While she never flew as a war bird, Miss Montana did serve as a transport vessel for military for years. On December 22, 1954, on a military charter bringing servicemen back home for Christmas break, the plane ran out of gas and was ditched in the Monongahela River at night just short of the runway. Captain Harold Poe, after safely getting many of the passengers to shore, drowned along with 9 G.I.’s. The airplane was pulled from the river, repaired, and was flown for another 20 years before retiring to the Museum of Mountain Flying in Missoula.
Archival footage of Miss Montana being pulled from the Monongahela River after crashing in 1954.
Johnson purchased three planes in the same year that Miss Montana was purchased, but it was her history in Mann Gulch that has kept her safe at the museum in Missoula. However, restoring a 75-year-old plane is not an easy task.
The plane being prepped for departure.
“Since we knew the plane was going so far and to such remote places, we pulled the engines off and had them overhauled. We pulled the props off and had them overhauled. And just went from there, top to bottom, front to back, side to side,” Douglass explains. "You look at everything and for everything. You look for corrosion. We tore out a ton of 50-year old wires and electronics and put in modern avionics and instruments.”
Over 10,000 volunteer hours were logged to restore Miss Montana into flying condition. Photo courtesy of Miss Montana to Normandy.
There are risks involved in taking a 75-year-old airplane overseas and halfway around the world when it has been landlocked for close to two decades. The short answer: Douglass isn’t worried. “If you took your ’56 Chevy apart every year and fixed everything that was wrong with it and monitored and checked and investigated like we do on an annual inspection, it would still be driving, and it would be perfectly safe,” he says. “These planes are solid. They are built really well. They are really sturdy.”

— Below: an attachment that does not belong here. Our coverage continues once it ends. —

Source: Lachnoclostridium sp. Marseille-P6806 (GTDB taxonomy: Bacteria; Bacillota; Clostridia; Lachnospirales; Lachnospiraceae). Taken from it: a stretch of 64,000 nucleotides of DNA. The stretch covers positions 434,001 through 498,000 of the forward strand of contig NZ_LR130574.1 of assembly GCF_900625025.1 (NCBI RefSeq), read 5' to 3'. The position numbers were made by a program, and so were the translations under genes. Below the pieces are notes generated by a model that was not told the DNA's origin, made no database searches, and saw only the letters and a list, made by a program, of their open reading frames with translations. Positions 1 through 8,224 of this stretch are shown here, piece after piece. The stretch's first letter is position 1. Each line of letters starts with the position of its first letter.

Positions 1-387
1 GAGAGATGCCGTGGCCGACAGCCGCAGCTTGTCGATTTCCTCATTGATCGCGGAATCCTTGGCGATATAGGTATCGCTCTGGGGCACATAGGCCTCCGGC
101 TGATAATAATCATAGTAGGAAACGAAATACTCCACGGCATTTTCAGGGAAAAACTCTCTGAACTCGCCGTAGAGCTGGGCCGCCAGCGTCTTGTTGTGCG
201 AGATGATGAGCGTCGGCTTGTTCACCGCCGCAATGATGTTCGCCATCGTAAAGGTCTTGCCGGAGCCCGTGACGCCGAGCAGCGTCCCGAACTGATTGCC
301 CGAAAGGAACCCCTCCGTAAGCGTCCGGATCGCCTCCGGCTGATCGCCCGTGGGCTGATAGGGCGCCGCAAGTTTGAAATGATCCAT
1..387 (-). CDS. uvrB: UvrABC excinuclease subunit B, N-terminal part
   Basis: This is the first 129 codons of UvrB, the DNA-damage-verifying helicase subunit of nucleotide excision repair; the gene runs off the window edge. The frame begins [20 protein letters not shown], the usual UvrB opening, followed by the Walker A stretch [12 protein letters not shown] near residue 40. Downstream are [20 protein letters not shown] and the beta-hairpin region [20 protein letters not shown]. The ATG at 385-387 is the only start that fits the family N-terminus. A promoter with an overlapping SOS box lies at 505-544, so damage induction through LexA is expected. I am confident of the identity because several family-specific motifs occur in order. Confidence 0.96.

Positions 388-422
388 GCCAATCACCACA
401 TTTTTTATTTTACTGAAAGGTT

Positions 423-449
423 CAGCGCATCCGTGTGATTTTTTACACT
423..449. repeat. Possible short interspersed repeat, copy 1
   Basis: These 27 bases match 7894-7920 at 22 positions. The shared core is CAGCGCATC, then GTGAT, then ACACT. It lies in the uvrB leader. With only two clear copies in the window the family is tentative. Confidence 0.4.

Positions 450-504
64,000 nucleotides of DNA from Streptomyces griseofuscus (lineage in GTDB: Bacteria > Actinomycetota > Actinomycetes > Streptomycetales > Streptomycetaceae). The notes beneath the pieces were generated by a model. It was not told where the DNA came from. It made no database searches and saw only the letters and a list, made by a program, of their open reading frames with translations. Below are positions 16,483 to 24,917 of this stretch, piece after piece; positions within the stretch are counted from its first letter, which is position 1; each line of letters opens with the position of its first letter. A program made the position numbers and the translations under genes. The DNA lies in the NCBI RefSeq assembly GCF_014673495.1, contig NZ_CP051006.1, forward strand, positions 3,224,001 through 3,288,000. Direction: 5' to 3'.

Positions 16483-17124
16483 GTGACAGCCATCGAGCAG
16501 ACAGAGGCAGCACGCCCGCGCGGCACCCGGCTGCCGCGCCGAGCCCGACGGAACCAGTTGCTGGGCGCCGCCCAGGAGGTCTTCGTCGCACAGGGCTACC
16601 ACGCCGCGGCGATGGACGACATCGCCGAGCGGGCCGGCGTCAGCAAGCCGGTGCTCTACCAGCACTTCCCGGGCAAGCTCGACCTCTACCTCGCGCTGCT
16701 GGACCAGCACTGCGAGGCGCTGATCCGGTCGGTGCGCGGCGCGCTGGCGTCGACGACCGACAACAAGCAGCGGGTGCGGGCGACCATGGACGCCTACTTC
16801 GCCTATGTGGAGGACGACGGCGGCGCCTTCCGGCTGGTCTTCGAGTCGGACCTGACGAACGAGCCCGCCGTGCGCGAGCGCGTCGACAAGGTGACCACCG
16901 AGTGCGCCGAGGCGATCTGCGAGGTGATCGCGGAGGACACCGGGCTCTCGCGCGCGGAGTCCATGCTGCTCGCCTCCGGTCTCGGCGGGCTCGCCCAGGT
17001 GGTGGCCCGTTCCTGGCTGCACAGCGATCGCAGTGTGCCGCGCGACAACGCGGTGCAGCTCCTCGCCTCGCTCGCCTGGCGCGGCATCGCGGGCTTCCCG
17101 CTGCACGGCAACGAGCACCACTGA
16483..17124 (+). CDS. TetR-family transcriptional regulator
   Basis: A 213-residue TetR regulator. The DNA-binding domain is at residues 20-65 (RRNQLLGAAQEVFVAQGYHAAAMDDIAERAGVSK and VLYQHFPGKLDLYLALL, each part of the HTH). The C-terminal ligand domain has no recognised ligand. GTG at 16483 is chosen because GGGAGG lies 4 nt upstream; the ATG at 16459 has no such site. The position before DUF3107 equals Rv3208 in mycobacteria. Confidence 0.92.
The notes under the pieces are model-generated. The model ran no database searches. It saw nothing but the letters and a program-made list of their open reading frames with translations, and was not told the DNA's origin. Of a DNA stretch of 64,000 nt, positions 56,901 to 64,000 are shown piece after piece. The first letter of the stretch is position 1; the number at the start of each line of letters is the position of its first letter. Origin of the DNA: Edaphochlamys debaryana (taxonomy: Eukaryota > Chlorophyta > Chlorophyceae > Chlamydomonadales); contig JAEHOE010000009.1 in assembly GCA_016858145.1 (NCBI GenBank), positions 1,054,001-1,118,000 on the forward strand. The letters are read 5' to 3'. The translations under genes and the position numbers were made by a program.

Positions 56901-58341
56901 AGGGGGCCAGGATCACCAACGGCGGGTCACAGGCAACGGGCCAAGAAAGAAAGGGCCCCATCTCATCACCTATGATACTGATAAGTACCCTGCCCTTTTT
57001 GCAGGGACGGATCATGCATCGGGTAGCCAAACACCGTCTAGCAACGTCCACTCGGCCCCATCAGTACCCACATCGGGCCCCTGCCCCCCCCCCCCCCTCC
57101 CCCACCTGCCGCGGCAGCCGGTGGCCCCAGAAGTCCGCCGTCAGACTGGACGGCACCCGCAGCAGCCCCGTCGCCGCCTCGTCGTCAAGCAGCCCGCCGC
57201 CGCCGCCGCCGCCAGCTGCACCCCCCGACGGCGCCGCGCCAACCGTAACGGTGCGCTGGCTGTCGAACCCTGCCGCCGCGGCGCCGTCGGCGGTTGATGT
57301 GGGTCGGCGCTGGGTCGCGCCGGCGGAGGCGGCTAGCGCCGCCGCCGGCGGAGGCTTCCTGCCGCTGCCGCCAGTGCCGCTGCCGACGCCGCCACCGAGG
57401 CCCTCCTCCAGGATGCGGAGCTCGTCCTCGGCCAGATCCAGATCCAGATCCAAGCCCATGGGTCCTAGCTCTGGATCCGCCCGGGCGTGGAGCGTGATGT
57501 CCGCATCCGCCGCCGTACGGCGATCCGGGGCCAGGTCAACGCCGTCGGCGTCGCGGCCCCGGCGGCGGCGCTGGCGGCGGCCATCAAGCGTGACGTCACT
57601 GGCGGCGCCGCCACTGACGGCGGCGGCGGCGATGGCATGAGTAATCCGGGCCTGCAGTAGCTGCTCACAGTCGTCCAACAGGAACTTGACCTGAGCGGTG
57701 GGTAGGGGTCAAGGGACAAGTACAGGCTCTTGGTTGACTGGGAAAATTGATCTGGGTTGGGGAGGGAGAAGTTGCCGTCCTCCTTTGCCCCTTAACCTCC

Crews worked tirelessly in the weeks leading up to Miss Montana's departure to get her ready for the journey.
The Miss Montana crew consists of Jeff Whitsell, Eric Komberec, Bryan Douglass, Randy and Crystal Schonemann, Art Dykstra, Nico Von Pronay, Mark Bretz, and Giuseppe Caltabiano. Of this crew, some will be on the plane from its departure in Missoula to its landing back home in Missoula, while others are joining for particular legs of the journey. The smokejumpers will fly commercial to England and meet up for the crossing of the channel then. As Bryan Douglass explains, weight is a consideration when making long pulls across the Atlantic, so it is safer to travel with a smaller crew to accommodate as much fuel as possible.
“The Atlantic crossing is the risky part. You have to take as much fuel as you can, so you have to take as few people with their gear. We also have spare parts, tools, supplies and personal gear to account for. You have to have an immersion suit for everyone on board and a life raft if you go down. There are risks involved, and if there is a disaster, you are only endangering six people instead of fifteen.” The risk, though, is worth it he says. “We’re all comfortable with the risk. We’ve all worked on this plane. One of the great things is that every single person on board has had extensive hands-on experience with the airplane.”
Miss Montana take flight. Photo by Paul Cyr Photography.
Turning this dream into a reality was a community effort that began nearly a year before the plan departure from Missoula. Since June 2018, Douglass estimates that 10,000 volunteer hours were logged on the Miss Montana project. “Mostly the aviation community [jumped in to help restore the plane], but also the veteran community. The smokejumpers got involved, too. They wanted to be able to jump out of a historic plane in formation over the drop zones of Normandy. It’s incredibly cool experience to be able to do it. The Norman people really appreciate Americans still. They haven’t forgotten, and I doubt they ever will.”